Donald and Martha Harleman Professor
Margaret MacVicar Fellow
Fellow, American Geophysical Union
ASCE, Hunter Rouse Hydraulic Engineering Award
Chi Epsilon Honor Member
Distinguished Engineering Alumni Award – Bucknell University
18th Harold Jan Schoemaker Award
NSF Career Award
School of Engineering Bose Award for Excellence in Teaching
Samual M. Seegal Prize, MIT – for inspiring student in pursuing excellence
Earll Murman Award for Excellence in Undergraduate Advising
I am examining sediment transport. In my undergraduate studies, I had field experiences observing suspended cohesive sediment transport on tidal flats. In particular, my trips to coastal saltmarshes in Jiangsu, China, have set me thinking about how marsh plant species like Spartina alterniflora and Spartina anglica will interact with local sediment transport and morphodynamics, and how researchers can integrate vegetation-induced turbulence and drag into sediment transport models. To study these problems, I have started my graduate career in the Nepf Lab in Fall 2018.
Research Affiliate, Nepf Environmental Fluid Mechanics Laboratory, MIT
Senior Research Assistant, Laboratory of Hydraulics, Hydrology and Glaciology (VAW), ETH Zurich
Numerous rivers have been confined and are eco-morphologically impaired, resulting in an increased demand for river restoration projects. Wood placements are a common and inexpensive measure for river restoration. To plan and evaluate river restoration projects including wood accumulations, it is important to understand the interactions between flow, wood, and sediment. Using physical modeling, my project aims to quantify flow and morphological structures associated with different wood accumulation setups. The results will be used to develop design recommendations for wood accumulations.
I grew up on the East Coast and have spent many summers in the Great Lakes region. It’s easy to take for granted the roles that vegetation play in nature, and view plants as ugly weeds to clear instead of species to protect. Seagrasses provide important habitat, carbon sinks, and other ecological functions, but are threatened by overdevelopment, pollution, and climate change. Long meadows of seagrass have been shown to attenuate currents and attenuate wave energy, but the dynamics of wave damping in the presence of currents are not as well understood. In addition, the morphological characteristics of plants vary widely in scope and in their relative contributions to vegetation-induced drag in oscillatory flow. I plan to investigate these areas to improve our understanding of the complex but ubiquitous interactions between flow and vegetation. Improved models of flow interactions with vegetation can help predict how storms and currents will affect vulnerable meadows, and help design infrastructure and living shorelines to protect coastal areas.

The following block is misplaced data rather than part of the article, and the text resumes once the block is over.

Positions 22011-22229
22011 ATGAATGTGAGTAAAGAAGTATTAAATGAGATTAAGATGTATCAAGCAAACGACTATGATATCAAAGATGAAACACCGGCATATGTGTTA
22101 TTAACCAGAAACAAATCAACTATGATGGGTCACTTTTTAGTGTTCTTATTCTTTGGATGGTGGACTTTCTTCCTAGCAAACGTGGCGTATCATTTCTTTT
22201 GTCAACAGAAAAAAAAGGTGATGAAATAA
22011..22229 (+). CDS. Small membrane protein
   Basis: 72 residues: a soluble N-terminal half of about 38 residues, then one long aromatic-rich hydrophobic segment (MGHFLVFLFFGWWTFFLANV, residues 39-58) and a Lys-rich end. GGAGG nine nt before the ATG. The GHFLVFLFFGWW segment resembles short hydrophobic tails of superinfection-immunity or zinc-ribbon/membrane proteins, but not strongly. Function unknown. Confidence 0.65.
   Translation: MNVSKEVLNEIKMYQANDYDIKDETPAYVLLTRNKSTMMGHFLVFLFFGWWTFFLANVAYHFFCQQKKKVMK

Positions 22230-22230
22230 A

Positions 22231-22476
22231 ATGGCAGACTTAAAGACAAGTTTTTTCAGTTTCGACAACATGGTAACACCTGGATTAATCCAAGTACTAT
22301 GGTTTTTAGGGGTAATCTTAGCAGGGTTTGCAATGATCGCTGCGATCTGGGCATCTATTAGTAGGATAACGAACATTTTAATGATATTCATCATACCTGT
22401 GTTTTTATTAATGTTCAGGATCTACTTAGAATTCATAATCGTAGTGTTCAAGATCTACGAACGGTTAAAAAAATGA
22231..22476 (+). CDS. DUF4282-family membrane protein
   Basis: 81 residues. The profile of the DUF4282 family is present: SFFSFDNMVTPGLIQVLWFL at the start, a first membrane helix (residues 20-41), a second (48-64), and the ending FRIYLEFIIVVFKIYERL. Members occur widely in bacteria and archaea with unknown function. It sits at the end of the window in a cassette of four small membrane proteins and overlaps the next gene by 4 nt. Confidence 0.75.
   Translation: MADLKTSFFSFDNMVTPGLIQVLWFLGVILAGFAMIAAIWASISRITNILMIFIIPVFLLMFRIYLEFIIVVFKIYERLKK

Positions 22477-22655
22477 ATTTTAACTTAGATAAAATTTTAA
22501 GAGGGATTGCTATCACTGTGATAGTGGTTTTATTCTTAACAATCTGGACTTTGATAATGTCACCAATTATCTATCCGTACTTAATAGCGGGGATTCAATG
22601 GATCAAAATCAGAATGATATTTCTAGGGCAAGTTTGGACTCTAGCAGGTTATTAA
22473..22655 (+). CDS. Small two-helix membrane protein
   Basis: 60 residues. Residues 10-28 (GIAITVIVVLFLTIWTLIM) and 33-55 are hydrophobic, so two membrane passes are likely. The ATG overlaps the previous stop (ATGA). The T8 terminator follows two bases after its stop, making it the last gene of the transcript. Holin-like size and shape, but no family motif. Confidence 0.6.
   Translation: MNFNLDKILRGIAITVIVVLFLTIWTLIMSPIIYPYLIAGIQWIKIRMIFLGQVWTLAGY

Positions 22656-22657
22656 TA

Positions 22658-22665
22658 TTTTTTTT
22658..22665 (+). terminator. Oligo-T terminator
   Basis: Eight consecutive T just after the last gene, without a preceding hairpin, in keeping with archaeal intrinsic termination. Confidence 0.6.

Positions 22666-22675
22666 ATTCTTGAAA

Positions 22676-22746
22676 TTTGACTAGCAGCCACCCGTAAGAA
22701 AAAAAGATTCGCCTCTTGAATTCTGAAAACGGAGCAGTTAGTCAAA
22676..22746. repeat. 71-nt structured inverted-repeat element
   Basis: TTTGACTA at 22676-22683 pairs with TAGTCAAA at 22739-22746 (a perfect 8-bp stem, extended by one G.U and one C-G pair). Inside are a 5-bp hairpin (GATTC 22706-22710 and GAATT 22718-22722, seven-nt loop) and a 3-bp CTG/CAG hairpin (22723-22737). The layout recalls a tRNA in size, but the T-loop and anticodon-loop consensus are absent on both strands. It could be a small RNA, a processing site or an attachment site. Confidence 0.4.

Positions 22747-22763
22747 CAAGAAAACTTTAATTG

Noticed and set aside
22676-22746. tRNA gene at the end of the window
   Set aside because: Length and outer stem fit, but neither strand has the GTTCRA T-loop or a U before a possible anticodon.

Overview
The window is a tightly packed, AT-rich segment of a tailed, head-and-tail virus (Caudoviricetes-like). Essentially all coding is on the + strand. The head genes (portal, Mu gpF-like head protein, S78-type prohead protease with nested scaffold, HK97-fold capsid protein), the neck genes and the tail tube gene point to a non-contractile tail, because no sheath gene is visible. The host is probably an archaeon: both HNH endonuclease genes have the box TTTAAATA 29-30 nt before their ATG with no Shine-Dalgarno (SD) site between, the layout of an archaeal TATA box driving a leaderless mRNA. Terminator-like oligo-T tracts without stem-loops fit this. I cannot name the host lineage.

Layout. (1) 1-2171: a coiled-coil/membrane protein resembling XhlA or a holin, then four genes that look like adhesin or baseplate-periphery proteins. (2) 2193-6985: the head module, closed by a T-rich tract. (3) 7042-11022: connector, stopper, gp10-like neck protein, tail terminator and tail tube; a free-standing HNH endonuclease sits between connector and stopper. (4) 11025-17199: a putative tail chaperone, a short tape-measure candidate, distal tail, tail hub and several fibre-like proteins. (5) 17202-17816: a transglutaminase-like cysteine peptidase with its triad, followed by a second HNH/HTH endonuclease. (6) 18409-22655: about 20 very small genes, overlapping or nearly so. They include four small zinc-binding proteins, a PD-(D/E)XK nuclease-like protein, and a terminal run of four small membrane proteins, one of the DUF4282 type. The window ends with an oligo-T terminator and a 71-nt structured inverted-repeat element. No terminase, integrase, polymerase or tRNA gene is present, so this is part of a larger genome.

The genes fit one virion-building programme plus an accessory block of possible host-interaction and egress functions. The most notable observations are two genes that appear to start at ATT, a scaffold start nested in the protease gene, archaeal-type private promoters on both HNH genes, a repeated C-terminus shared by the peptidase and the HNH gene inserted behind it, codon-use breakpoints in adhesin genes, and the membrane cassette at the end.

Visiting Graduate Student from Tsinghua University
The evolution of vegetated landscape occurs through the interplay of flow, vegetation, and sediment transport. There is a lack of predictive models that accurately account for the impact of vegetation morphology on sediment transport. Most previous studies have only considered circular cylinders as a model for vegetation. My study focuses on the sediment transport in channels with realistic models of emergent cattail. First, flume experiments will be used to describe and predict the turbulence level and form drag within a canopy of cattails. Second, the incipient sediment motion will be investigated and compared with the bare channel. Finally, I will attempt to construct a theoretical model that predicts sediment transport rate in channels with different distributions of realistic cattail models.